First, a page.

For many families with young children, summer is a time to send their children to resident or day camps. But, what about your tween or teen? They can still benefit from summer camps --by working at one! Many summer camps have a program for the teenage camper called Counselor In Training (CIT). This program is typically for campers that have been campers and have outgrown the "camper program," but are not old enough to be considered for staff.
The CIT's still pay camp tuition, but usually at half the cost. Accordingly, the CIT's spend half of their time at camp enjoying traditional camp activities. The other half of their time is spent "working" or helping out around the camp. CIT's may be helping in the dining hall, camp beautification projects, helping with camper luggage on arrival and departure days or other labor type tasks. The CIT program is usually a commitment for half or the whole summer.
CITs can also help out in program areas too. For example, they might help campers put on life jackets at boating, saddle up the horses for riding or read off tags on the buddy board at the waterfront.
Cabins usually will have a counselor and a CIT assigned to a camper group. While the counselor is in charge of the cabin, the CIT will act as the role model for the campers. He/she may help campers with hygiene, sun screen and bug spray application. Often times since the CIT is a recent camper graduate, he or she will be key in helping the campers with making up skits for talent show nights, cook out menus and teaching traditional crazy camp songs that are popular with that particular camp.
CITs don't get a day off, are not allowed in staff - only lounges and are not required to attend staff training week. They may get a weekly evening off and be dropped off in town for an ice cream or pizza.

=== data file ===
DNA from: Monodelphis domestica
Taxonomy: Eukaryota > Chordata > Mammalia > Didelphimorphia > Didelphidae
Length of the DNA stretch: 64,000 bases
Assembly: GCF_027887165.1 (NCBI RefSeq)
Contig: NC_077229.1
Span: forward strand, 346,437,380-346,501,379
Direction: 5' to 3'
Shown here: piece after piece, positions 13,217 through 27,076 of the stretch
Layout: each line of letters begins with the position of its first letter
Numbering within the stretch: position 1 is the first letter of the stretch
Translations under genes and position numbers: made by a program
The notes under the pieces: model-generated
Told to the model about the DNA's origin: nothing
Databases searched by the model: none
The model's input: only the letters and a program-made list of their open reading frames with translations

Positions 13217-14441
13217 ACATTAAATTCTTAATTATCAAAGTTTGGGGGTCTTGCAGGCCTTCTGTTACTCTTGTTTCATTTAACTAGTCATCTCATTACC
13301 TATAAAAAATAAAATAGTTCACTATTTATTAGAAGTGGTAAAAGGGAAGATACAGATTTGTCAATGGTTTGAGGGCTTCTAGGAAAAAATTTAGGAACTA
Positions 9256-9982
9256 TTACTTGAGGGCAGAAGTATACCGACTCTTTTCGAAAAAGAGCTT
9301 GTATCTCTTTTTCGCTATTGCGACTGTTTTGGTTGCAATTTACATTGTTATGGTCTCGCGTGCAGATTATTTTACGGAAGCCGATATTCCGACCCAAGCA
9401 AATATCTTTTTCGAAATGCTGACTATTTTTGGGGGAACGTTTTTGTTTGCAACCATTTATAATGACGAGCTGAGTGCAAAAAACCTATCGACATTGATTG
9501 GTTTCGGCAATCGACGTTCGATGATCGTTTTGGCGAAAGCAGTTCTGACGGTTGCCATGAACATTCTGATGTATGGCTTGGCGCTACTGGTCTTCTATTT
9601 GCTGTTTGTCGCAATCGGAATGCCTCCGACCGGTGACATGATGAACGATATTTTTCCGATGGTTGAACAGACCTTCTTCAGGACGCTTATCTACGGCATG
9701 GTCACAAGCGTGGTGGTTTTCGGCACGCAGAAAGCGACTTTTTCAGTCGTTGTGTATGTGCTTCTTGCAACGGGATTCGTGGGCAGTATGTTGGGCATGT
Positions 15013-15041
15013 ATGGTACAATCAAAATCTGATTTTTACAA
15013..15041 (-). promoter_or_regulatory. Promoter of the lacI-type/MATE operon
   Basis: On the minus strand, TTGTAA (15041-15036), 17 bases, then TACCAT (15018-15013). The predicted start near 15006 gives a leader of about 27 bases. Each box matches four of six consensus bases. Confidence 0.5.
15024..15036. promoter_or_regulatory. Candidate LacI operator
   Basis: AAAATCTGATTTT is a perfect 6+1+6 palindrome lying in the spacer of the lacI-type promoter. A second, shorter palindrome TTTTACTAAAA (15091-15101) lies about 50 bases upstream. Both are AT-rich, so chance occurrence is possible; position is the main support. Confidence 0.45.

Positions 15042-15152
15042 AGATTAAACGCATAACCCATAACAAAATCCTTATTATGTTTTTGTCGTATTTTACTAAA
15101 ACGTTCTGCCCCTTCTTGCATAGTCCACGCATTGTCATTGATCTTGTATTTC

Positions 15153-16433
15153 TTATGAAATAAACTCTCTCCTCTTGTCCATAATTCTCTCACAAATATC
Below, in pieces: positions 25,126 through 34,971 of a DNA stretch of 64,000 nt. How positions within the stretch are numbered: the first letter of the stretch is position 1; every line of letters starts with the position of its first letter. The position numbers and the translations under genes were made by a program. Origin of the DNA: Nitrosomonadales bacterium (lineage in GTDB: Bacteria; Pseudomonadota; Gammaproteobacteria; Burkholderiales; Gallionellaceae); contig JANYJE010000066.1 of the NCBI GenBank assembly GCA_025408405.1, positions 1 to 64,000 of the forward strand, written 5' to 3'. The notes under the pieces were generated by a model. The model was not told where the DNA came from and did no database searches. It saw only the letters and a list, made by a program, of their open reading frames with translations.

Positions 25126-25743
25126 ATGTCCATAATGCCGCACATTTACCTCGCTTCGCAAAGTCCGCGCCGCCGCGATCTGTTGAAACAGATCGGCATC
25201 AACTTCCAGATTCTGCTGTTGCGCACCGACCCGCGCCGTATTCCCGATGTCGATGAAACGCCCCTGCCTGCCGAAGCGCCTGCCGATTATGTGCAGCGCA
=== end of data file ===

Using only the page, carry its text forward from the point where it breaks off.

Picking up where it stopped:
Some camps have a CIT program that spans for 2 summers -- CIT I and II, while other camps have a Junior Counselor program (JC). JC are CIT graduates working their way to a staff position. This position usually requires the whole 8 week summer and pays -- but very little. JC are usually required to attend the staff training week prior to camp opening. They are assigned a counselor to work with and a cabin to live with, performing many of the same duties as the CIT's. A JC can do more in the program area, maybe teach arts and crafts, help lifeguards or co-teach a swimming class with proper Red Cross certifications. They are allowed in staff lounges and have a weekly day off.
The year as a JC can make or break the teens ability to secure a staff position. The Camp Director will often ask the staff their input when it comes time to write the end of the season evaluations for the CIT's and JC. How can you secure a staff position? As a CIT or JC you should try to work with and get to know all the staff.
It is recommended that you check with the camp directly to find out in more detail the jobs available for the teenagers. Keep in mind neither the CIT nor the JC should be left alone with campers. They are there to assist the staff. Some camps have great CIT and JC programs which would involve leadership training and organized by an adult as the CIT Director. Be careful of some camps that take advantage of the teen which could result in endless labor type activities.
For teens just looking for a summer job and are not really interested in a future staff position, there are many camps that hire teens for dishwashers, dining hall help or maintenance and groundskeeping positions.
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